“Geographic information system (GIS) is a system designed to capture, store, manipulate, analyze, manage, and present all types of geographic data…In the simplest terms, GIS is the merging of catography, statistical analysis, and database technology.”


One of the most interesting tools that we are implementing to better understand the watershed and come up with insightful solutions to the water quality issues in Kiefer Creek is GIS technology. This is a screenshot from our Kiefer Creek Geodatabase, a geodatabase can be loaded with a very broad range of geospatial data.

Since we started this project a few years ago, we have been collecting a wide range of GIS data from the Kiefer Creek Watershed. Geospatial data comes in many shapes and forms, like features drawn with lines and polygons or specific locations marked with points. These features can be connected to a spreadsheet of data on each specific feature, or in the case of Google Earth, the data is embedded in code associated with each feature.

Point, line, and polygon data is broadly known as vector data, in the Kiefer Creek Geodatabase this includes the delineation of the stream channel, location of springs, parcel boundaries, the watershed boundary, storm sewers, building footprints, land use and so on. The other primary form of data used in our geodatabase is known as raster data, and it is composed of a grid of pixels with values assigned to each pixel. Most poeple have become familiar with the aerial imagery found in most online mapping tools, this is raster imagery that has been projected onto a globe or flattened surface.

The location of data is recorded in longitude and latitude typically, providing accurate geographic positioning of vector features and raster datasets, however GIS software is also designed to handle three dimensional data. This allows us to create a raster where each pixel is assigned an elevation value, creating a surface model of the terrain, this is often referred to as a DEM, or Digital Elevation Model.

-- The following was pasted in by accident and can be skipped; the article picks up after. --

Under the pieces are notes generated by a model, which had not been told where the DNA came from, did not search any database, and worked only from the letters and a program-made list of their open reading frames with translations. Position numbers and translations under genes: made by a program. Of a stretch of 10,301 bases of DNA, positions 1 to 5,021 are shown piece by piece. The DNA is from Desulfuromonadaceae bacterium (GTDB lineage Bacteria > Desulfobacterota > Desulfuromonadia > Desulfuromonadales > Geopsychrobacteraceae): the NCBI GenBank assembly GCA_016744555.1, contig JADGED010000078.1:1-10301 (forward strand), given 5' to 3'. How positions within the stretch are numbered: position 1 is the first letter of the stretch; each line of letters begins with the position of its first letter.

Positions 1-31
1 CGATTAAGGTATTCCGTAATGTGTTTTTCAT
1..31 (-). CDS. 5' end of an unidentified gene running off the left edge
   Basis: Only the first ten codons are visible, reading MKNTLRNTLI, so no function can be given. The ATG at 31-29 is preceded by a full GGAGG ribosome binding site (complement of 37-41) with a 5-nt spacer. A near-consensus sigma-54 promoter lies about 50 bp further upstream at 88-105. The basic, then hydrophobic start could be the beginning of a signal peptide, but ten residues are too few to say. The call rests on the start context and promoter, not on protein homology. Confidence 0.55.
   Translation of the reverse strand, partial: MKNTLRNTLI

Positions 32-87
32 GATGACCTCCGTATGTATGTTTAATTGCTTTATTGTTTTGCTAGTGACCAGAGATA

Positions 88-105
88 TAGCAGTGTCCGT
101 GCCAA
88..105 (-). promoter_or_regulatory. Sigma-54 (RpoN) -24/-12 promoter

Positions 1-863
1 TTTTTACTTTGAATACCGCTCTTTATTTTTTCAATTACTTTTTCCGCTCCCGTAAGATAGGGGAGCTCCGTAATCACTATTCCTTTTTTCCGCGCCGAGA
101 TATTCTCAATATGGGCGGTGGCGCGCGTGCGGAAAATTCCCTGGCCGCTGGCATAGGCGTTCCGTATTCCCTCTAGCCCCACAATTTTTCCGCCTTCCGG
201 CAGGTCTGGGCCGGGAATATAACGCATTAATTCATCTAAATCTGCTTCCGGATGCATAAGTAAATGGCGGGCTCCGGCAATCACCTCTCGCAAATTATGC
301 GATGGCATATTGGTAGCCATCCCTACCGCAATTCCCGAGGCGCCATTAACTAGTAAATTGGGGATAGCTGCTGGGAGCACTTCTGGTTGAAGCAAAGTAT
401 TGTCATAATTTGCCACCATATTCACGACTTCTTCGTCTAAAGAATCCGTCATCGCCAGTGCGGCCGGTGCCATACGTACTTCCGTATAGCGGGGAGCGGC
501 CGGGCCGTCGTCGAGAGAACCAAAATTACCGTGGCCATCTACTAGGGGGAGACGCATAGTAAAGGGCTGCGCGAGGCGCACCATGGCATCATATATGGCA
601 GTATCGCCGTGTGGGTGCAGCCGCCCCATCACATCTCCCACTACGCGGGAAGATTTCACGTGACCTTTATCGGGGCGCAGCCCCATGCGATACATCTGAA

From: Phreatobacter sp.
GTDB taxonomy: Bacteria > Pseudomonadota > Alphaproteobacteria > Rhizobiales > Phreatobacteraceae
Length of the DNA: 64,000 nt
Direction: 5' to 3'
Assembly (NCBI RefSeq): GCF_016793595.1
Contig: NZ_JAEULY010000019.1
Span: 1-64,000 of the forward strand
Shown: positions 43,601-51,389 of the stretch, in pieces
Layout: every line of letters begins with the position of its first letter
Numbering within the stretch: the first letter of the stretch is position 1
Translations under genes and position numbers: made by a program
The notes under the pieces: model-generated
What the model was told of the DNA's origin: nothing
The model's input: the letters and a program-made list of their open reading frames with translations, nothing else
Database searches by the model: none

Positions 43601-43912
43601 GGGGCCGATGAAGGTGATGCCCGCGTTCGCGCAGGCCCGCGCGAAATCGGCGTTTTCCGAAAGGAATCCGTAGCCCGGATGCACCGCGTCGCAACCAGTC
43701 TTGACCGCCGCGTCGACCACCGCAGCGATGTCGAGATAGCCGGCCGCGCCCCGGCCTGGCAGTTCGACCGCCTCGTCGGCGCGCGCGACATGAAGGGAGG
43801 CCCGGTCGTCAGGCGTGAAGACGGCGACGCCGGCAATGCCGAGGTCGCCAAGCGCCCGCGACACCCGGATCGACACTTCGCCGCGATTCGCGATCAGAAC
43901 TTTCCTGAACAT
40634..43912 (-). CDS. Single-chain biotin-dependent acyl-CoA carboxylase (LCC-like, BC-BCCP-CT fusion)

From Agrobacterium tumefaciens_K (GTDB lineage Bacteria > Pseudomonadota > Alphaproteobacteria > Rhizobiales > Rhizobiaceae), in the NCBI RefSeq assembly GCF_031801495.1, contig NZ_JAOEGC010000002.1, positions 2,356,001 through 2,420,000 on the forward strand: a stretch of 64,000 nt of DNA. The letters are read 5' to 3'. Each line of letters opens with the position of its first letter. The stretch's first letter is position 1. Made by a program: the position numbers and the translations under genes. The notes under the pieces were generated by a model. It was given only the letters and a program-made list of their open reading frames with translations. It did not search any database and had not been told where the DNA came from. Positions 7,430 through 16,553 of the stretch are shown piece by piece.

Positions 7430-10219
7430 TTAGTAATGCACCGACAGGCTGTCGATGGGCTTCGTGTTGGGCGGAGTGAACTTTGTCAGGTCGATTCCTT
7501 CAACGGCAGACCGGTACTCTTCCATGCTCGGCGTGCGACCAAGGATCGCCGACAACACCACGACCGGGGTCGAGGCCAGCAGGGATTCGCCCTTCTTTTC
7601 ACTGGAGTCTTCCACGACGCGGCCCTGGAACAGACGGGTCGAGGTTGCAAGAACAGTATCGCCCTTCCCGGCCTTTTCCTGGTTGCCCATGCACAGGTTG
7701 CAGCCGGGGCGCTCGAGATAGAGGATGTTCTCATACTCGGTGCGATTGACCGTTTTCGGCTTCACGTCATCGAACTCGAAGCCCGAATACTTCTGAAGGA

Many forms of data can be moved back and forth between vector and raster form, however there is usually one format that works better for the data you are working with. Recently we have begun to use a newly available data called LiDAR data, which stand for Light Detection and Ranging. LiDAR data is collected using lasers projected from airplanes, the place where the laser incounters something the range is determined as well as the color of the surface encountered. This information is associated with each point, and can be viewed in a GIS program like ArcGIS.

This data can be viewed as a cloud of points, also known as a point cloud, which is a three dimensional representation of all of the points collected in a LiDAR survey. These point clouds can be used to create raster surfaces representing the ground, or the height of the vegetative cover above the ground surface…


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This website and other efforts related to the Kiefer Creek Restoration Project are partially funded by the Environmental Protection Agency Region 7 through the Missouri Department of Natural Resources, under Section 319 of the Clean Water Act. MoDNR Subgrant G11-NPS-21.

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